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Fed governor Bies to leave at end of March

Susan Bies, who has been a governor at the Federal Reserve since 2001, announced Friday that she will leave at the end of March, giving President Bush a fresh opportunity to put his stamp on the central bank.
/ Source: The Associated Press

Susan Bies, who has been a governor at the Federal Reserve since 2001, announced Friday that she will leave at the end of March, giving President Bush a fresh opportunity to put his stamp on the central bank.

Bies, 59, said she plans to spend more time with her family.

With her expertise in banking and risk management, Bies has played at key role in shaping regulatory policy at the Fed, which is responsible for making sure the nation’s financial system remains sound. That’s also an important ingredient to the country’s economic health.

She took the job as Fed governor in December 2001, three months after the terror attacks on New York and Washington. Before that, Bies was an executive at First Tennessee National Corp, spending two decades with the Memphis bank.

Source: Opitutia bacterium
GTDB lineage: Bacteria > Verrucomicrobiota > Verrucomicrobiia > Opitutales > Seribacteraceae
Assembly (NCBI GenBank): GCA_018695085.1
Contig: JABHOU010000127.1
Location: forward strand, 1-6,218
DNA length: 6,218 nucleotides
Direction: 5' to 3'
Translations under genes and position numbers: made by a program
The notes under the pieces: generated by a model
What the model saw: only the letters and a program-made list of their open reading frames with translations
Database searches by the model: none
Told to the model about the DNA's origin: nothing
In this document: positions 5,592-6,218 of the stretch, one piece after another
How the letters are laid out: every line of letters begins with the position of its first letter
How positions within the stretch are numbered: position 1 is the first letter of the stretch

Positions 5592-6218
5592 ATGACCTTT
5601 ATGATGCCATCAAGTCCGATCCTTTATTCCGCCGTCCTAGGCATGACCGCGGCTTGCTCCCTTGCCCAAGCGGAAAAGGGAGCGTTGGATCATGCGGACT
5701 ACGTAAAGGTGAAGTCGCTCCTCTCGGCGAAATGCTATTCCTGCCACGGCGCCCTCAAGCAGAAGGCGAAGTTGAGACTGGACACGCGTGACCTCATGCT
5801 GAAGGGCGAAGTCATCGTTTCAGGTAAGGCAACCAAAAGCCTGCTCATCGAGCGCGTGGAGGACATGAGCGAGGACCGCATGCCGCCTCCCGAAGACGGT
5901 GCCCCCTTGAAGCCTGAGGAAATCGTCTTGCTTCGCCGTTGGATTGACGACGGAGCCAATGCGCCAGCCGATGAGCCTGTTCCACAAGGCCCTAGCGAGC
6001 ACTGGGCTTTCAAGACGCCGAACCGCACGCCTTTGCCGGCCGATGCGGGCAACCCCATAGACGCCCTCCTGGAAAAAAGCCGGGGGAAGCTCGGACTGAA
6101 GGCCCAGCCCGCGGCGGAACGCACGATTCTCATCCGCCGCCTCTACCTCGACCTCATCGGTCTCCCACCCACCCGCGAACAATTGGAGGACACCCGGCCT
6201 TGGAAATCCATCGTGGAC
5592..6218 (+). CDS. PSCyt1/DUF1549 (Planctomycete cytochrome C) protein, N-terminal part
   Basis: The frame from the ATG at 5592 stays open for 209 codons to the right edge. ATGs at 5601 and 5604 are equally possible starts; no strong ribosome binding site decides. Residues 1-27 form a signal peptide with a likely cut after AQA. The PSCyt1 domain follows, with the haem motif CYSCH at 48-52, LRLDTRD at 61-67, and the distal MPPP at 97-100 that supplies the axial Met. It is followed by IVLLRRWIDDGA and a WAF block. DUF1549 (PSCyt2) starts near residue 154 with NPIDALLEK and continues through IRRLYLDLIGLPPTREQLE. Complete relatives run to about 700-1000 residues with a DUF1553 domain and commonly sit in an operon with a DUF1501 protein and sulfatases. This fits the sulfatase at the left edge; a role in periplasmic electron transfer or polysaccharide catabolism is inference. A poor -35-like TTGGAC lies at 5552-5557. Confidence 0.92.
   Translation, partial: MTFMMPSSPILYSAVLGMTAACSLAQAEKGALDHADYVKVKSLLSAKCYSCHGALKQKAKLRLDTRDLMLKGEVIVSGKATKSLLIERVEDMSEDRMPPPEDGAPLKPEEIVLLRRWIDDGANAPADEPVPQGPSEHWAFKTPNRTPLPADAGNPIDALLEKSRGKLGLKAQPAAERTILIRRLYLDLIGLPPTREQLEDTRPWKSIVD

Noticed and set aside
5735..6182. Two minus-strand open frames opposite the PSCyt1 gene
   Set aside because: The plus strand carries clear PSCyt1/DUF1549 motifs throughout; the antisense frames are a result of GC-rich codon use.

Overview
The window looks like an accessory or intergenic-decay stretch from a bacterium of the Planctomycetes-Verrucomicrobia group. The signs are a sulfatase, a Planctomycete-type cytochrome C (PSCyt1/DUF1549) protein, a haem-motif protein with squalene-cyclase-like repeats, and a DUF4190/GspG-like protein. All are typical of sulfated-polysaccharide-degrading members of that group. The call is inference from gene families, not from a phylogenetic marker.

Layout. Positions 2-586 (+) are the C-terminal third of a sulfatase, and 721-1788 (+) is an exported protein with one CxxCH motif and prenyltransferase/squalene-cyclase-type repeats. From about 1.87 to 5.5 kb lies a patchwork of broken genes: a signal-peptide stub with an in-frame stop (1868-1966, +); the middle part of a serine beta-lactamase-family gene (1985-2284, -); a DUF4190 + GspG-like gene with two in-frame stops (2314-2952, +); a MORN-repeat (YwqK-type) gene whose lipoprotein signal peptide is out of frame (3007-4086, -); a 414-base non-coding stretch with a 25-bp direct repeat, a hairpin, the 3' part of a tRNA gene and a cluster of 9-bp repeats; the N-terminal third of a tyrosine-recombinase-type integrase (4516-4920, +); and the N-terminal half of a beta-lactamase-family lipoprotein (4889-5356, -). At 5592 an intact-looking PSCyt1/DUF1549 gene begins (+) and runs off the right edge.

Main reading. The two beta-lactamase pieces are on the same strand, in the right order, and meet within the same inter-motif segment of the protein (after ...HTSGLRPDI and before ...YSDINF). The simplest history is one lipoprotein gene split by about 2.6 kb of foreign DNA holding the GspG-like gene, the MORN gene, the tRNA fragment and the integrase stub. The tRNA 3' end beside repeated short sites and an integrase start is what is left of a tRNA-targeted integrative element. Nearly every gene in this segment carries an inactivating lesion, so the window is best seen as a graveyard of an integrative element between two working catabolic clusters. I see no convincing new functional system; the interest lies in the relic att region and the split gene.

With Bies’ departure, Bush will have a total of two vacancies to fill on the central bank, whose policy affects interest rates and thus influences economic activity.

The president appointed Bies as well as the rest of the current members on the Federal Reserve’ Board of Governors, including chairman Ben Bernanke.

Bernanke, who succeeded longtime chairman Alan Greenspan, took the Fed helm last February and has heard plaudits for his first-year performance.

“Sue’s invaluable contributions to both monetary and regulatory policy at the Federal Reserve have been aide by her unique perspective as both an economist and a banker,” Bernanke said. “Her leadership at the board was most evident in guiding our efforts in banking policy and community affairs,” he said.

Bies said she will not participate in the Fed’s next meeting to examine interest rate policy on March 20-21.

As a young woman, Bies once pictured her professional life unfolding in the classroom — not the Fed boardroom. A change of heart in her senior year of college, however, put Bies on the career path that eventually would land her at the Federal Reserve.